Indoor Residual Spraying and its Effect on The Risk of Malaria Infection in Children Under Five: A Meta-Analysis

Arlina Azka1), Setyo Sri Rahardjo2), Bhisma Murti1)

1)Masters Program in Public Health, Universitas Sebelas Maret

2)Faculty of Medicine, Universitas Sebelas Maret


Background: The two most important malaria parasite species are Plasmodium falciparum and Plasmodium vivax. The principal vector of malaria is Anopheles arabiensis, and most vector control activities are targeted against this species. Current malaria prevention and control strategy includes indoor residual spraying (IRS), environmental control use of long-lasting insecticide-treated nets (LLINs), and effective case management. This study was conducted to examine indoor residual spraying and its effect on the risk of malaria infection in children under five.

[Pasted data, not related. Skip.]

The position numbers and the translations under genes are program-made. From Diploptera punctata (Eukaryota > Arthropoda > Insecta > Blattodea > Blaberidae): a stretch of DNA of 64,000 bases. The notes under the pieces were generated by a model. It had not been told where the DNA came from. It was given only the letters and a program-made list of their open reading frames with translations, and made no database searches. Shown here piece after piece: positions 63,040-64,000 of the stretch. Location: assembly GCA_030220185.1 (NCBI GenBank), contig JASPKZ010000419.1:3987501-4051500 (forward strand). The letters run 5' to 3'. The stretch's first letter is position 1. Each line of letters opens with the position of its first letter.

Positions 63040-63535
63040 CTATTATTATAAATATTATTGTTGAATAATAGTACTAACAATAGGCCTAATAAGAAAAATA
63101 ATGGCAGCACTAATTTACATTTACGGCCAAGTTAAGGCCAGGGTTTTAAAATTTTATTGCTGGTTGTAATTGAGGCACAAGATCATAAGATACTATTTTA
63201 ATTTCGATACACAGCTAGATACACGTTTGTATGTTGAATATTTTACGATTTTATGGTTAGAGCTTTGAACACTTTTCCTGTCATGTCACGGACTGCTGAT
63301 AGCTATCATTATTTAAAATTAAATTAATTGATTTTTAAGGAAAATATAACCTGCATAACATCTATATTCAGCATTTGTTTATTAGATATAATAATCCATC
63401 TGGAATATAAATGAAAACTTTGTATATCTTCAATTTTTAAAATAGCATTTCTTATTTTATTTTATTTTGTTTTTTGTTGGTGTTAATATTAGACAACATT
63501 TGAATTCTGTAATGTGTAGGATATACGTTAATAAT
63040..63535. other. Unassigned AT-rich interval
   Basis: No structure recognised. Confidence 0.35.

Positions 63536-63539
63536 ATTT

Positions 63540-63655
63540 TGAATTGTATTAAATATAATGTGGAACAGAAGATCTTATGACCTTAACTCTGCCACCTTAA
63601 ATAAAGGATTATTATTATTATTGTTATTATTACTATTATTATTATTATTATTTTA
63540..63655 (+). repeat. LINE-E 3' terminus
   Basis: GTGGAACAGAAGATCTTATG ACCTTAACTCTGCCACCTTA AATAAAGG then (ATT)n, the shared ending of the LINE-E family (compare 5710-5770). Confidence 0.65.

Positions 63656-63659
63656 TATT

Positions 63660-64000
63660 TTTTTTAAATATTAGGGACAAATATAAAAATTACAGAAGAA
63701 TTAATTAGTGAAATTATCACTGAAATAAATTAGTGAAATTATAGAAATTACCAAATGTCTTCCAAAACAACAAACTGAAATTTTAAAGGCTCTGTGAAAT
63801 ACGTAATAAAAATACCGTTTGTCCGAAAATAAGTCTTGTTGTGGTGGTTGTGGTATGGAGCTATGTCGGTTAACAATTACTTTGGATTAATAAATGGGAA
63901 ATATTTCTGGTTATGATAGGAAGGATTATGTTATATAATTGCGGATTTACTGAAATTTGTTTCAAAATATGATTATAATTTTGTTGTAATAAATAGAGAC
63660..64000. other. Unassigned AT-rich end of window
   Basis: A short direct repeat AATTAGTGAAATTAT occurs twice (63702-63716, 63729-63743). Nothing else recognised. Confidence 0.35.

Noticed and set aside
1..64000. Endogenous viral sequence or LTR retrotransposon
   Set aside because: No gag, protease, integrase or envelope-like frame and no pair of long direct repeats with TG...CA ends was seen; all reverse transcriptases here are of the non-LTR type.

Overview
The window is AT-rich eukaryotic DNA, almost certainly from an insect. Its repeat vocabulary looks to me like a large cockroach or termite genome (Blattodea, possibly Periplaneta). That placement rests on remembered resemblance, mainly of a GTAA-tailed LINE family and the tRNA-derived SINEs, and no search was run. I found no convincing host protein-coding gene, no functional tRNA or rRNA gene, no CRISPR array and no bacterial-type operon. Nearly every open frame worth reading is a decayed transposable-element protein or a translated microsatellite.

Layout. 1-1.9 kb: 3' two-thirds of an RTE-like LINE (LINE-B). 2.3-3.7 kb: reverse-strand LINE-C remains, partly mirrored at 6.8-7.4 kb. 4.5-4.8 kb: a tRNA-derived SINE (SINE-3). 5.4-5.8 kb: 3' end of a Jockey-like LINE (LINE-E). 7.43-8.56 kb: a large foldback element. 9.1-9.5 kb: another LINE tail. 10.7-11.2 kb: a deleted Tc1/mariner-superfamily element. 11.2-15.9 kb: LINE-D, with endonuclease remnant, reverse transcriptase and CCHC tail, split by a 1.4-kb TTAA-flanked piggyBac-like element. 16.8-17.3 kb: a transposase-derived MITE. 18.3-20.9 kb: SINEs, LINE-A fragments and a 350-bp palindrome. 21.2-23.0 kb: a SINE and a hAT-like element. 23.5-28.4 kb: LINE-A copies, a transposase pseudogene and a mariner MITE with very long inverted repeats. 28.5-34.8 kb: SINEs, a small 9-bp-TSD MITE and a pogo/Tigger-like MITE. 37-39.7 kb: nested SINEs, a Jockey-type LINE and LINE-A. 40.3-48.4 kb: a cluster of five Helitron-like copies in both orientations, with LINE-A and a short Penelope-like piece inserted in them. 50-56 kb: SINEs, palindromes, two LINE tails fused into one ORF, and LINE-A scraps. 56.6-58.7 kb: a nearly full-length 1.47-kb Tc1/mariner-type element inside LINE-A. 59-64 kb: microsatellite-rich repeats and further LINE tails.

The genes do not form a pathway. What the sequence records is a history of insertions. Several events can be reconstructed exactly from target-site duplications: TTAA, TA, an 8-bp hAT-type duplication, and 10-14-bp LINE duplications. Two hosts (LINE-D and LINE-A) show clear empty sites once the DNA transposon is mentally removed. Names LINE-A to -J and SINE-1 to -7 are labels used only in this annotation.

Subjects and Method: A systematic literature search was conducted in multiple databases including PubMed, Google Scholar, SpringerLink, ResearchGate, and Science Direct and complemented to identify cross-sectional studies published from 2020 to 2011. The following search terms were used: “malaria risk” AND “indoor residual spray­ing” AND “children under five” AND “cross-sectional”. The inclusion criteria were English full-text and reported adjusted odds ratio.

Results: 8 studies from Zambia, Tanzania, Uganda, Nigeria, Sierra Leone, and Ethiopia were involved in meta-analysis. This study showed that children who are lived in the house with indoor residual spraying had a lower risk to expose malaria (aOR= 0.63; 95% CI= 0.49 to 0.79; p<0.001).

Conclusion: Indoor residual spraying reduces the risk of malaria in children under five.

Keywords: indoor residual spraying, malaria, children under five

Correspondence: Arlina Azka. Masters Program in Public Health, Universitas Sebelas Maret. Jl. Ir. Sutami 36A, Surakarta 57126, Central Java. Email: Mobile: +628121477 3660.


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